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Understand, analyse and critically evaluate the processes and systems that need to be in place to maintain such structures and relationships and evaluation of same

Module: Organisation Design & Organisational Development

Learning Outcomes:

1.    Understand, analyse and critically evaluate the processes and systems that need to be in place to maintain such structures and relationships and evaluation of same.

2.    Understand, analyse and critically evaluate possible change management strategies and activities through the application of organisation development strategies, which might support organisation design and realignment outcomes.

3.    Understand, analyse and critically evaluate organisation culture, norms and behaviours.

Assessment brief/activity

Formed in October 2013 as a result of a number of mergers, Travel Group (TG) is a public limited company.  TG’s head office is in Germany and The Group employs 56,000 people worldwide. Providing services to more than 40 million customers from around the world, TG’s key operational areas are 1600 travel agencies, 7 airlines, 350 hotels and 14 cruise liners. Travel UK is the UK tour operator subsidiary and airline. Travel UK has the following operational divisions: Airline, Commercial, Customer Operations and the following business support departments: Finance, IT, Marketing, Public Relations/Business Change and Human Resources.  Each operational division is clearly defined and has its own sphere of competence.  Each division has a hierarchy that is clearly defined with operational rules and processes that guide managers in making objective decisions.  Each operational division has its own business support departments.  Following the most recent merger a decision was made to put in place new organisational structures in recognition of the duplication that existed in some functions, and where different brands were in place for travel agencies these have now been rebranded Travel UK.  Differences also exist in terms and conditions of employment and working practices of TG’s employees depending on which pre-merger company the employees worked for.  Some of these differences can clearly be identified in job descriptions whereas others exist in agreements that were the result of consultation and negotiation with trade unions. The trade unions are strong and have high levels of membership.  For example, in the UK department heads have been reluctant to make changes to cabin crew hours and working practices because of the underlying threat of strike action. Joint Consultative Committees meet on a monthly basis and the scope of issues can include almost anything from terms and conditions of employment to costs and allocation of employees to flying schedules.  This consultative machinery has a significant impact on decision making.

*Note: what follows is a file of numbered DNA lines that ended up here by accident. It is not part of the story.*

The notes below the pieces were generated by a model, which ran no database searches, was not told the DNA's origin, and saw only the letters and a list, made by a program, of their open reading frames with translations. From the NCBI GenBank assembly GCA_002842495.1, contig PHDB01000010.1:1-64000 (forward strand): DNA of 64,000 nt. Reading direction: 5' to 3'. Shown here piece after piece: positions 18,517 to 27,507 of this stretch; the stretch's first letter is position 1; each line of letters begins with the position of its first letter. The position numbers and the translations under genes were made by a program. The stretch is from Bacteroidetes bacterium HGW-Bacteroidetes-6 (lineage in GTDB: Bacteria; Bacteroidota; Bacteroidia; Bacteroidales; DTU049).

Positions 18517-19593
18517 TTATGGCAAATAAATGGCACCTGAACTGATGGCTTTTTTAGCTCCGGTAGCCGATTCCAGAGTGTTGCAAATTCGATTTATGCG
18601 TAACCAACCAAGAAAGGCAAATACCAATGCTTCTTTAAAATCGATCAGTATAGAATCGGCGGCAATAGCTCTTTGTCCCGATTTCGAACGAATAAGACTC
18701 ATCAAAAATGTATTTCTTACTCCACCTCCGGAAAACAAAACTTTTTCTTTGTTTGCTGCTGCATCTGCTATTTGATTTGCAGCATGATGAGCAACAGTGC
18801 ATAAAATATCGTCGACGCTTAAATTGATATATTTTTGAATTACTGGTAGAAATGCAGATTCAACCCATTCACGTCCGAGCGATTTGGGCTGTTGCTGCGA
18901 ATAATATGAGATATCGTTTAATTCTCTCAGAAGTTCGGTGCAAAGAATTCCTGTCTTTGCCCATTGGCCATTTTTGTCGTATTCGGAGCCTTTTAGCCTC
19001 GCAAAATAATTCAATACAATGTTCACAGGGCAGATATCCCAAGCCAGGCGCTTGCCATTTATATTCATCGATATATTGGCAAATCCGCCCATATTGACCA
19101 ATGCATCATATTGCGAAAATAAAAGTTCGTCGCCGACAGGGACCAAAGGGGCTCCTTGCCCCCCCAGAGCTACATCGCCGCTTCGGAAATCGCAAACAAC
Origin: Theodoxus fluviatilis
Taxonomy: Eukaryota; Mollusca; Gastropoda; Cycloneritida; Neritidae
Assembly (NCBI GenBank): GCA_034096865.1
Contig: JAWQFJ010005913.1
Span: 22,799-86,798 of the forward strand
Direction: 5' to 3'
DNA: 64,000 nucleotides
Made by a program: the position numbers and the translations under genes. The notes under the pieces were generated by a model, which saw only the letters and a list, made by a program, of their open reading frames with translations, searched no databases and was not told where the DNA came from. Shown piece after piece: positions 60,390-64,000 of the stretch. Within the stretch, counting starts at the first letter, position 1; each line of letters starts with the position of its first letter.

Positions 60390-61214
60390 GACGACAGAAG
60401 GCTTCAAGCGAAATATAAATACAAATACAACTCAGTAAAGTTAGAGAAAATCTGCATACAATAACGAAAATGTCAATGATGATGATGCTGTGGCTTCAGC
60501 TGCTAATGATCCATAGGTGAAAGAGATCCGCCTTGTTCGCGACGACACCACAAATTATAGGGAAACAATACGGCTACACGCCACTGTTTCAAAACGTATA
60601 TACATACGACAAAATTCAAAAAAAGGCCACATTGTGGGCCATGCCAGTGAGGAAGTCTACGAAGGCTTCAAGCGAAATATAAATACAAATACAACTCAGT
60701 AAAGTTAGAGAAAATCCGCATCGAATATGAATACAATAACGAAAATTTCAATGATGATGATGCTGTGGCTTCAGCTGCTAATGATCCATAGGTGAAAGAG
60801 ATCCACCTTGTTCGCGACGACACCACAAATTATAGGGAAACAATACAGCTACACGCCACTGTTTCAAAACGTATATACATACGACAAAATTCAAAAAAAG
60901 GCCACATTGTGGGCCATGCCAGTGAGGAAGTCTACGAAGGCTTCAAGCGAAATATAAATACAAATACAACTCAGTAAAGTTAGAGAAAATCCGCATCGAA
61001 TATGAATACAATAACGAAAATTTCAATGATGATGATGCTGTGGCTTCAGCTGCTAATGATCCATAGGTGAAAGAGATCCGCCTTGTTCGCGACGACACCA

Organisational performance is measured in a number of ways.  In addition to the standard financial measures (such as turnover and profits that are important to all public limited companies) TG as the parent company has three key non-financial measures.  These are customer satisfaction, employee engagement and sustainability.  In this highly competitive market, customer satisfaction is crucial in ensuring that customers book future holidays with TG and recommend TG to friends and family.  The second key non-financial measure is engagement. TG believes that happy and engaged employees will help to achieve sustained competitive advantage in a fairly turbulent market. The third measure, sustainability within the travel industry, is seen as crucial. The Global Sustainable Tourism Council (which establishes and manages global sustainable standards with the aim of increasing sustainable tourism knowledge and practices among public and private stakeholders) sets two criteria.  Their website states these two criteria are, ‘…those that relate to destinations and those that relate to tour operators that provide the guiding principles and minimum requirements that any tourism business or destination should aspire to reach in order to protect and sustain the world’s natural and cultural resources, while ensuring tourism meets its potential as a tool for conservation and poverty alleviation’.  Practical examples of how TG meets these criteria include using e-ticketing, reducing waste, saving water and reducing carbon emissions.  Sustainability is a key organisational goal and TG aspires to be included on the Dow Jones Sustainability Index (DJSI) and the FTSE4 Good Sustainability Index.  Having the right organisational culture is viewed as being central to achieving this goal.  

The travel industry has been affected by a number of different external factors in recent years including: terrorism affecting flights, airports and resorts; industrial action taken by baggage handlers and air traffic controllers at various airports in Europe; volcano ash and extreme weather grounding or rerouting flights; Norovirus on cruise ships, etc.

1.    Critically analyse TG’s current organisational structure Evaluate its appropriateness for the future.

2.    Provide a detailed analysis of external factors currently affecting TG and the impact that these may have on change and organisational development at TG.

3.    Produce organisational development and design recommendations of how TG can achieve its sustainability goal. In doing so you should consider the extent to which organisational culture can be changed and whether a culture change is important in achieving the sustainability goal. You should use research evidence and your knowledge of organisational practice to support your recommendations. Consideration should also be given to possible implementation issues and/or tensions.

All submissions should be added in the Harvard Referencing Format.

 


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